EmptyClipboard();

   // Ok. We have the Clipboard locked and it's empty. 
   // Now let's allocate the global memory for our data.

   // Here I'm simply using the GlobalAlloc function to 
   // allocate a block of data equal to the text in the
   // "to clipboard" edit control plus one character for the
   // terminating null character required when sending
   // ANSI text to the Clipboard.
   HGLOBAL hClipboardData;
   hClipboardData = GlobalAlloc(GMEM_DDESHARE, 
                                strData.GetLength()+1);

   // Calling GlobalLock returns to me a pointer to the 
   // data associated with the handle returned from 
   // GlobalAlloc
   char * pchData;
   pchData = (char*)GlobalLock(hClipboardData);
		  
   // At this point, all I need to do is use the standard 
   // C/C++ strcpy function to copy the data from the local 
   // variable to the global memory.
   strcpy(pchData, LPCSTR(strData));
		  
   // Once done, I unlock the memory - remember you 
   // don't call GlobalFree because Windows will free the 
   // memory automatically when EmptyClipboard is next 
   // called. 
   GlobalUnlock(hClipboardData);
		  
   // Now, set the Clipboard data by specifying that 
   // ANSI text is being used and passing the handle to
   // the global memory.
   SetClipboardData(CF_TEXT,hClipboardData);
		  
   // Finally, when finished I simply close the Clipboard
   // which has the effect of unlocking it so that other
   // applications can examine or modify its contents.
   CloseClipboard();
  }
 }
}

Cutting Text to the Clipboard

As you might have guessed, the only difference between copying data to the Clipboard and cutting it to the Clipboard is that in the latter case, the data is removed after the transfer takes place. Therefore, at this point, add an event handler for the Cut button's BN_CLICKED message. Once you've done that, modify that handler so that it looks as follows:

void CSimpleTextTransferDlg::OnBnClickedBtncut()
{
 OnBnClickedBtncopy();
 m_edtToClipboard.SetWindowText("");
}

Pasting Text from the Clipboard

At this point, the application can place data on the clipboard, but it doesn't yet allow for the pasting of that data to the dialog. Therefore, we'll take care of that now.

As with the Copy and Cut buttons, add an event handler for the Paste button's BN_CLICKED message.

void CSimpleTextTransferDlg::OnBnClickedBtnpaste()
{
 // Test to see if we can open the clipboard first.
 if (OpenClipboard()) 
 {
  // Retrieve the Clipboard data (specifying that 
  // we want ANSI text (via the CF_TEXT value).
  HANDLE hClipboardData = GetClipboardData(CF_TEXT);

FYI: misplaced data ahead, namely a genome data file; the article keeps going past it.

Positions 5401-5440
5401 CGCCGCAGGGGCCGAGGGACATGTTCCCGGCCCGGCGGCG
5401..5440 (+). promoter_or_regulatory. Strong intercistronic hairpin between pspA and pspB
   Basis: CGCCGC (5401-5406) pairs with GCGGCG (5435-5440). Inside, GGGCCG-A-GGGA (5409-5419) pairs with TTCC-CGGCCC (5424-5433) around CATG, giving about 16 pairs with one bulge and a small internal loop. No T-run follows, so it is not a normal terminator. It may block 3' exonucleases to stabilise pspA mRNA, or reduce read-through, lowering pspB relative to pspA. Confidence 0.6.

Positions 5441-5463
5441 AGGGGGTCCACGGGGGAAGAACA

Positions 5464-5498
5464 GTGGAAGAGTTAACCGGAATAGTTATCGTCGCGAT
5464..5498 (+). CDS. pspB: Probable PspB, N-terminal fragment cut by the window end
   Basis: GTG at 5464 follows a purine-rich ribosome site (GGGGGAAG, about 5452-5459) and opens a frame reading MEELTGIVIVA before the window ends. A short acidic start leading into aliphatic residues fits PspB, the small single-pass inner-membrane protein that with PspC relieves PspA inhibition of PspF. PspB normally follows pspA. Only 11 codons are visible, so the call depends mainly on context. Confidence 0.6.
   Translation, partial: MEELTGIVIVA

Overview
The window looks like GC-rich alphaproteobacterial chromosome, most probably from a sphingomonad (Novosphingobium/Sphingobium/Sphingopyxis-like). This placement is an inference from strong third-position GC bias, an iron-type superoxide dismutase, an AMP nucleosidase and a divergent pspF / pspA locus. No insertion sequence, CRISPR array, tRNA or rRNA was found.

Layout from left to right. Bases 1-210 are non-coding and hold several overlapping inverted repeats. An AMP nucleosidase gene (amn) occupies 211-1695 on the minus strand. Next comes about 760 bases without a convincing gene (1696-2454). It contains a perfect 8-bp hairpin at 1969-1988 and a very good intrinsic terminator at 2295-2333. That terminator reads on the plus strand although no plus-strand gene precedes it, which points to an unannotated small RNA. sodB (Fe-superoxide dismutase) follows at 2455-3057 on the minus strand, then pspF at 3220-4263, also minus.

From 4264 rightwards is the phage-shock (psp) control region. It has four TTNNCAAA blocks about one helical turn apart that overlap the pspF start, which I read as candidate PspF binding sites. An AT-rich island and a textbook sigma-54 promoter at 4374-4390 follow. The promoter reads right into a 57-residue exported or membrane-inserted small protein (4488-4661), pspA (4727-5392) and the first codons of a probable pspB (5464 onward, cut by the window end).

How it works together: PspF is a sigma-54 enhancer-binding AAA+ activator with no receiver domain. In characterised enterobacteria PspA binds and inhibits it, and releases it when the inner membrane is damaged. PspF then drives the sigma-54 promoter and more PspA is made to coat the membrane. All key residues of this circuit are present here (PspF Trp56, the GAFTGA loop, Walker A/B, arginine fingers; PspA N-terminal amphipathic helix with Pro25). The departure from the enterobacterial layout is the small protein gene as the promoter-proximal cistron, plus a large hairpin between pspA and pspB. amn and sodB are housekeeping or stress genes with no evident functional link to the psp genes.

// Call GlobalLock so that to retrieve a pointer
  // to the data associated with the handle returned
  // from GetClipboardData.
  char *pchData = (char*)GlobalLock(hClipboardData);

  // Set a local CString variable to the data
  // and then update the dialog with the Clipboard data
  CString strFromClipboard = pchData;
  m_edtFromClipboard.SetWindowText(strFromClipboard);

  // Unlock the global memory.
  GlobalUnlock(hClipboardData);

  // Finally, when finished I simply close the Clipboard
  // which has the effect of unlocking it so that other
  // applications can examine or modify its contents.
  CloseClipboard();
 }
}

Testing the SimpleTextTransfer Demo

At this point, compile and test the application. Your results should be similar to what you see in Figure 3.

Figure 3
Figure 3: With just a few lines of code, you can easily add Clipboard functionality to your application.

However, there is just one problem with our little test. If you click the <Alt><Print Screen> key combination, this copies a bitmap of the current window to the Clipboard. You can test this by opening the PaintBrush application and pasting the image into a new bitmap image. However, if you copy an image to the Clipboard and then click the Paste button on the demo application, the text in the "to clipboard" edit control is wiped out and nothing appears! This is because the demo is attempting to use the data on the Clipboard without first determining if the data is valid for this application.

In order to check as to the format of the data on the Clipboard, simply use the IsClipboardAvailable function.

BOOL IsClipboardFormatAvailable(UINT format)

The format parameter can be any value listed in Table 1. Here's the modified BN_CLICKED handler for the dialog's Paste button. I've bolded the lines that have changed from the previous incarnation of this function.

void CSimpleTextTransferDlg::OnBnClickedBtnpaste()
{
 // Test to see if we can open the clipboard first.
 if (OpenClipboard()) 
 {
  if (::IsClipboardFormatAvailable(CF_TEXT)
  || ::IsClipboardFormatAvailable(CF_OEMTEXT))
  {
    // Retrieve the Clipboard data (specifying that 
    // we want ANSI text (via the CF_TEXT value).
    HANDLE hClipboardData = GetClipboardData(CF_TEXT);